JOE Wallis (pictured), hosted the Cricketers’ Arms Hotel, in the inner-Sydney suburb of Surry Hills during the 1940s.
The popular publican was born Joseph John Newton, to working-class parents, at St Peters.
As a teenager, he boxed for money and masculine honour.
After substituting in a bout for a friend called Wallis, he assumed his mate’s surname and went on to fight as a featherweight, but soon turned welterweight.
In later years he became a successful boxing referee before becoming host of the Cricketers’ Arms, which he was granted a license, in October 1941.
Wallis also ran a gymnasium and became well-known for giving away milk to children from poor families, outside his Surry Hills’ pub.
Joe Wallis died of cancer, aged 63, on October 30 1952.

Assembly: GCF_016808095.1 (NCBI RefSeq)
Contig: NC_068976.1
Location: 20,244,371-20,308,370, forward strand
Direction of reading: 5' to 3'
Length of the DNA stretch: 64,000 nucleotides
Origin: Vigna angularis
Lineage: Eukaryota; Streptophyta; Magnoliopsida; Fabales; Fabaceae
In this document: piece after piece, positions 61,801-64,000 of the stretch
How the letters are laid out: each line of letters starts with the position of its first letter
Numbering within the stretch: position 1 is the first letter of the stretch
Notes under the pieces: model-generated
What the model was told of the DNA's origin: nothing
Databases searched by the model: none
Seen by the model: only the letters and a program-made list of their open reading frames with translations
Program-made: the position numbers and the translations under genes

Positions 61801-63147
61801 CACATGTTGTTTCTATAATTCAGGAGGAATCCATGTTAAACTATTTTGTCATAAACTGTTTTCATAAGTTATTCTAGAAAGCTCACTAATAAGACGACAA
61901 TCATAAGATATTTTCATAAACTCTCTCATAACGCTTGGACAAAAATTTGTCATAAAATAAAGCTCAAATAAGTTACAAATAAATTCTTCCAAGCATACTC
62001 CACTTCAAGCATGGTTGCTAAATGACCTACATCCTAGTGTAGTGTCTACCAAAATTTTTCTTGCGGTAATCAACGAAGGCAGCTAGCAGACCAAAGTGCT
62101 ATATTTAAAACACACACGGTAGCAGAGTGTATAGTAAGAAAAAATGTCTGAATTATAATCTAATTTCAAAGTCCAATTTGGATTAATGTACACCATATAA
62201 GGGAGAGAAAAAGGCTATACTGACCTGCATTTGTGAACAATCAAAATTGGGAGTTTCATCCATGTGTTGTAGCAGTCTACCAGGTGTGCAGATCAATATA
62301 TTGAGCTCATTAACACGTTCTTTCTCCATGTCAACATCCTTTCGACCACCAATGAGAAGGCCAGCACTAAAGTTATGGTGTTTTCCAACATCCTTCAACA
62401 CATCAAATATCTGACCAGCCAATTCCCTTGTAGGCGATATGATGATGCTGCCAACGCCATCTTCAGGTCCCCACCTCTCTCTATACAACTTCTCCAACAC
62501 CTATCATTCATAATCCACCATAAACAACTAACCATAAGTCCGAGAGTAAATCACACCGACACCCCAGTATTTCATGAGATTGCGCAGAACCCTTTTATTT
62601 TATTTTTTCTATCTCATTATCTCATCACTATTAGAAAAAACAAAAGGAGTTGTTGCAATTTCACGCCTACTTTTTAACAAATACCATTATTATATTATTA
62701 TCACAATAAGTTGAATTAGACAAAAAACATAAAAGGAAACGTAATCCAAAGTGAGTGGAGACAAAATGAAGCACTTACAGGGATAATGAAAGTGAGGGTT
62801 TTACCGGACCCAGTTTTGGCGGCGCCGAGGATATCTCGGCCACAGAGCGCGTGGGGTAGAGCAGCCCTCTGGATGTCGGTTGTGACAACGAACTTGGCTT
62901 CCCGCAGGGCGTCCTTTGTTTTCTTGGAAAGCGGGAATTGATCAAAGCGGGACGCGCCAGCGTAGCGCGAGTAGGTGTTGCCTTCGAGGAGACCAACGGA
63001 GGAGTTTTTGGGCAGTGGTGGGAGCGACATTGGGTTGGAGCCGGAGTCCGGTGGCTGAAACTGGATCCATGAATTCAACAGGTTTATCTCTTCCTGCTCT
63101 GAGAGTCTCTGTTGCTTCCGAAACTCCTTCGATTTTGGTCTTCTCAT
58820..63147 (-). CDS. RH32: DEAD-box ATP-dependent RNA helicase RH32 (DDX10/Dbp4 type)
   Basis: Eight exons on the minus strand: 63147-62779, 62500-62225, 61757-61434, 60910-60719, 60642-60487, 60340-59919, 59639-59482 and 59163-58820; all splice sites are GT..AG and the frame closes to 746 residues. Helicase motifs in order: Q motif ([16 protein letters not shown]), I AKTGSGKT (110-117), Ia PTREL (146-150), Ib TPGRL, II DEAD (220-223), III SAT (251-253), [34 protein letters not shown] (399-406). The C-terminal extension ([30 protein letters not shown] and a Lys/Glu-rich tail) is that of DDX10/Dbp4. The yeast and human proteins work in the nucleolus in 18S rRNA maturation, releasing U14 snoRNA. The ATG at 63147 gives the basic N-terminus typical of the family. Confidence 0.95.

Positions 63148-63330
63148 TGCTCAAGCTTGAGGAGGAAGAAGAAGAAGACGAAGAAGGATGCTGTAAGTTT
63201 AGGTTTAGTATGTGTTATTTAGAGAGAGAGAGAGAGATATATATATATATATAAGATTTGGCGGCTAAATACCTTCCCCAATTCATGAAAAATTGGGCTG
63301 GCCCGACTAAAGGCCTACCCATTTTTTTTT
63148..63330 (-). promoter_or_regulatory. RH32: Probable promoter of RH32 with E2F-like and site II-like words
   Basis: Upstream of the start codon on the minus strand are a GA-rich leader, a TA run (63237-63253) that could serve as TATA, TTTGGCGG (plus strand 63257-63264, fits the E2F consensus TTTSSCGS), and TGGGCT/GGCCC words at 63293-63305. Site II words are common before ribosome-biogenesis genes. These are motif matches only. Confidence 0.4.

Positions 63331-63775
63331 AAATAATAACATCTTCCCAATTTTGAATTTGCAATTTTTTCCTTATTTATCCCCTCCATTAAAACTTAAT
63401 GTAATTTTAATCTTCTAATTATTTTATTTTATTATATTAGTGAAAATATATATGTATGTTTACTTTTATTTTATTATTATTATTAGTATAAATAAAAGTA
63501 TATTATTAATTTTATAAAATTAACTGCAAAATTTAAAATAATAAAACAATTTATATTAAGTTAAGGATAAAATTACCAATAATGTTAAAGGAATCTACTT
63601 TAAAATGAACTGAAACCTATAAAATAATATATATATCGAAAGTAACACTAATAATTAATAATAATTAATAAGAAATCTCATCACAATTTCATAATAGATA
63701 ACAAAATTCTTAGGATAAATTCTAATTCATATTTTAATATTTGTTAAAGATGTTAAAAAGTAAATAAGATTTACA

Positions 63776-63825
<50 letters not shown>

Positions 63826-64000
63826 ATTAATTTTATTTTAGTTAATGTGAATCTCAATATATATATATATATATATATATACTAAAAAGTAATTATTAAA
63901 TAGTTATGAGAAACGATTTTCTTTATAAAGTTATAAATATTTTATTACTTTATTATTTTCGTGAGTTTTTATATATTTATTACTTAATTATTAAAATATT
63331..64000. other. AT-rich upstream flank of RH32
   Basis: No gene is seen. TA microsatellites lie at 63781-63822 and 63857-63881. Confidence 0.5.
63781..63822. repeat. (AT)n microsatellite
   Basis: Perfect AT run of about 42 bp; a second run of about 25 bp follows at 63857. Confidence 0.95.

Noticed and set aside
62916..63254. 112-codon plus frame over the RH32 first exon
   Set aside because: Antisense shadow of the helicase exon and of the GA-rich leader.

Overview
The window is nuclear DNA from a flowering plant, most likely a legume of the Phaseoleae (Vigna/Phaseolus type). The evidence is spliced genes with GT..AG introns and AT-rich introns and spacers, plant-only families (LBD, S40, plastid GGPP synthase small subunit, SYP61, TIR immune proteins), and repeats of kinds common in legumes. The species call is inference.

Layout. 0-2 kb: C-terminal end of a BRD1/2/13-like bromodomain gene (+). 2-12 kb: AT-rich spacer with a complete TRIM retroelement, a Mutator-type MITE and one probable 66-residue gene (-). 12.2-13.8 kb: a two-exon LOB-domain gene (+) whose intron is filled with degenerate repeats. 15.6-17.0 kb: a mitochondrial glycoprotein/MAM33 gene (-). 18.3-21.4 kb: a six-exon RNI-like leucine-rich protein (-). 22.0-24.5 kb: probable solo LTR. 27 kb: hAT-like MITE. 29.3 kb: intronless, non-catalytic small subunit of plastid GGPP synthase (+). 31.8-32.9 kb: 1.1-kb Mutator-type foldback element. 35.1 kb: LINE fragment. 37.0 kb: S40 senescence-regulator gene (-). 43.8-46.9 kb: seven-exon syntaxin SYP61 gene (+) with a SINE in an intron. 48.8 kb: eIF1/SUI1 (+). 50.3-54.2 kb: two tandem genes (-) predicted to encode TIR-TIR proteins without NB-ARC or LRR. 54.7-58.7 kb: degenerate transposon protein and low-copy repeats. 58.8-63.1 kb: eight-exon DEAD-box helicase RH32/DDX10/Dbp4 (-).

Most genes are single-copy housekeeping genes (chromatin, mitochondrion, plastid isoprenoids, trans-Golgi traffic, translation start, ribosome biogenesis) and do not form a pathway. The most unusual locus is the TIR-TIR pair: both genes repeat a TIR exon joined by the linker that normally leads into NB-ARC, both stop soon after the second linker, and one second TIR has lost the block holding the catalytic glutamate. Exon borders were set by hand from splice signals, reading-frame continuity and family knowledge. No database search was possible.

JOE WALLIS, well-known boxing referee, giving away milk to children of the district outside his hotel in Surry Hills recently. The milk had been given to him by one of his customers in exchange for a bottle of beer. It was the first milk the children had drunk that day. From left: Donald Friedwald, Alex Bradshaw, Windsor Chrispin (Wallis extreme right).
– Call and Bailey’s Weekly (Perth)Thursday 25 January 1945
Funeral of a fight referee
If you would like to support my work, you can leave a small tip here of $2, or several small tips, just increase the amount as you like. Your generous patronage of my work and research, however small it appears to you, will greatly help me with my continuing costs.